What is now known as the Grady College of Journalism and Mass Communication started in 1915 when a young English professor, Steadman V. Sanford, thought journalism should be taught at the University of Georgia. The Board of Regents agreed and passed a resolution on June 12, 1915, approving the creation of the School of Journalism.
For seven years, Professor Sanford was in charge of the new school. On June 12, 1921, the Board of Regents changed the name to the Henry W. Grady School of Journalism after the legendary Atlanta journalist and University of Georgia alumnus, Henry Woodfin Grady (1850-1889). A child of the Civil War, Grady served as editor for the Atlanta Constitution, building the newspaper into the one of the most influential publications in the nation, using the pages to urge readers to embrace a “New South” during Reconstruction. Grady often spoke and wrote about the need for the region to shift from an agricultural economy rooted in slavery to an industrial economy rooted in education.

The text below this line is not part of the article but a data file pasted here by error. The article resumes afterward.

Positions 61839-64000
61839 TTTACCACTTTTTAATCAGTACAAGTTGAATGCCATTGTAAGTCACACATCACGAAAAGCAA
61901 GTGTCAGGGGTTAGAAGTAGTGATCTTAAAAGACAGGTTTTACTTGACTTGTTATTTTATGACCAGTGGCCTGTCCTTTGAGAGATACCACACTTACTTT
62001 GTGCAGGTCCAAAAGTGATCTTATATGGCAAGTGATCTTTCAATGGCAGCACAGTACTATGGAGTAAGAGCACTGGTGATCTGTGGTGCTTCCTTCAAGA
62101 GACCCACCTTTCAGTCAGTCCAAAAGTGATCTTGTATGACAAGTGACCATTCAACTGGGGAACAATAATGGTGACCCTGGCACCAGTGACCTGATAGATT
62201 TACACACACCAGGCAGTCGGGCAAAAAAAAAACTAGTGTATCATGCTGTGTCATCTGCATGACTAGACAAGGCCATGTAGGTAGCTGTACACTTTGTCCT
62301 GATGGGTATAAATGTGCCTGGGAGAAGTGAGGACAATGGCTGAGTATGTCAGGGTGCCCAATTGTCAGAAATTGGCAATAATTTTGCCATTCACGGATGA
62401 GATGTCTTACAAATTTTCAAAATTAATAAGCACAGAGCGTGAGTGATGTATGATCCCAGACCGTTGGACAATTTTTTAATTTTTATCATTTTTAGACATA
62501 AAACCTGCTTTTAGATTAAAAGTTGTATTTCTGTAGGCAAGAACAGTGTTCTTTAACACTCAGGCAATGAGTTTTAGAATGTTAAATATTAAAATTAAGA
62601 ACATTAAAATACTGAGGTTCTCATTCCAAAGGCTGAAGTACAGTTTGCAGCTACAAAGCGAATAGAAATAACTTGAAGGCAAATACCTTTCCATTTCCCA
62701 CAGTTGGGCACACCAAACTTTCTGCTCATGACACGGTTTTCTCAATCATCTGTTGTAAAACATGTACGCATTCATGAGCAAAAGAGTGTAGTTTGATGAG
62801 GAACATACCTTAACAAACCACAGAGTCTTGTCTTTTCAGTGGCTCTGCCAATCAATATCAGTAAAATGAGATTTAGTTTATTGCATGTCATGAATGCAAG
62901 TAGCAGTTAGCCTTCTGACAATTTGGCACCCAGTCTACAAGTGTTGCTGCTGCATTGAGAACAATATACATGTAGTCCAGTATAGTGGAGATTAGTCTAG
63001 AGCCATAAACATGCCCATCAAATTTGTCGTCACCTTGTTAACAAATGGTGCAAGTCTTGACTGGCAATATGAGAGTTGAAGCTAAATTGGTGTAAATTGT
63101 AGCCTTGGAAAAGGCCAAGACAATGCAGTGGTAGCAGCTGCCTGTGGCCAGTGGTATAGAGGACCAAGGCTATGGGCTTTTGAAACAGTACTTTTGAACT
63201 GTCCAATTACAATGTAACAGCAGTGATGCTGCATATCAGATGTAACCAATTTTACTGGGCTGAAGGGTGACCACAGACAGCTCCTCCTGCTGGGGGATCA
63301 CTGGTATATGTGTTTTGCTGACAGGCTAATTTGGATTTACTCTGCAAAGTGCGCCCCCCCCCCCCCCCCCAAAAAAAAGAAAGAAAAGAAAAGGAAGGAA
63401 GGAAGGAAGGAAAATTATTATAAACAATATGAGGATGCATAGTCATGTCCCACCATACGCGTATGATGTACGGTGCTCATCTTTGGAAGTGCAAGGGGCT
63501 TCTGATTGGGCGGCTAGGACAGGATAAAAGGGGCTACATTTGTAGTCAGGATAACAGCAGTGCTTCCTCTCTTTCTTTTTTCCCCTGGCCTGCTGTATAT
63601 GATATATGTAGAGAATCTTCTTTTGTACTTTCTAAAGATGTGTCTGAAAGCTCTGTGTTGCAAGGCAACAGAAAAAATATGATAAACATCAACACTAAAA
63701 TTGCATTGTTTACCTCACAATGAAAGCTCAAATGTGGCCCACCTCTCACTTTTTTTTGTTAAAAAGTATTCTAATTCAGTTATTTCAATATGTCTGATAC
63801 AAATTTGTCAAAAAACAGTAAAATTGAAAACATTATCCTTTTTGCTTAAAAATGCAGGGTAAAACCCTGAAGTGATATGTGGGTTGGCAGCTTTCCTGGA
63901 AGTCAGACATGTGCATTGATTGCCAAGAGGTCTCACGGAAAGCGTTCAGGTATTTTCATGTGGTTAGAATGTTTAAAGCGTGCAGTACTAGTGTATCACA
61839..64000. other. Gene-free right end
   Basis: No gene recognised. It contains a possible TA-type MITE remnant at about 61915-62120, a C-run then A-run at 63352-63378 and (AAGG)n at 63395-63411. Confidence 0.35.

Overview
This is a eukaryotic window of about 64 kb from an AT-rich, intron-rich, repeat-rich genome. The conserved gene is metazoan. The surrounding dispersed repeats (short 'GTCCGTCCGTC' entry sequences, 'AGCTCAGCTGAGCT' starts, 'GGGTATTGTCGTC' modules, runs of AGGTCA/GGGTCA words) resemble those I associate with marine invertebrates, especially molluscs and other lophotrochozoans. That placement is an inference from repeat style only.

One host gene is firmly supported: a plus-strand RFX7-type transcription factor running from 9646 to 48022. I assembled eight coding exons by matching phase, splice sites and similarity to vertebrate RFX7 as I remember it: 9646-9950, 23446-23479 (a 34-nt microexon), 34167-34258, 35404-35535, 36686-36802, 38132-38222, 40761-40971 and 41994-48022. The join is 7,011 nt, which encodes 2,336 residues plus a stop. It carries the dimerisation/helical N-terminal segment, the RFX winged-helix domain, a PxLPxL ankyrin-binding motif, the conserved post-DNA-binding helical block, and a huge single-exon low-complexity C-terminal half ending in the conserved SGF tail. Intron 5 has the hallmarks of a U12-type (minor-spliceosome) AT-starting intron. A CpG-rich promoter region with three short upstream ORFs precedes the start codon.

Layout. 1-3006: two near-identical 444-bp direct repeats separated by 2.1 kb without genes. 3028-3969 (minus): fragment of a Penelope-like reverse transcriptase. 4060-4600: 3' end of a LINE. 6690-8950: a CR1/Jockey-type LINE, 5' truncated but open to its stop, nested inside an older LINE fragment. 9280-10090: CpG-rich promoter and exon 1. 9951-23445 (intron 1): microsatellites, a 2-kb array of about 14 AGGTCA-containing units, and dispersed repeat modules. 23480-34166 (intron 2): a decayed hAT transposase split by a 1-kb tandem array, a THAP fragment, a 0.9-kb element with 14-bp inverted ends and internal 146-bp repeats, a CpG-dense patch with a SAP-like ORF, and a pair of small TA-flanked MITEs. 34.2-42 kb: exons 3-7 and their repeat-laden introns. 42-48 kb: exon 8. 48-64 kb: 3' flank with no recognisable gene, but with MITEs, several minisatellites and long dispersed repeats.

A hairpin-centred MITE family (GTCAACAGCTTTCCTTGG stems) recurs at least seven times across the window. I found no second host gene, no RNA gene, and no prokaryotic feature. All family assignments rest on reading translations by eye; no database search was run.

In 1988, the school became the Henry W. Grady College of Journalism and Mass Communication. Today Grady College is a digital-first college offering multiple graduate degrees and five undergraduate majors including advertising, entertainment and media studies, journalism, mass media arts and public relations.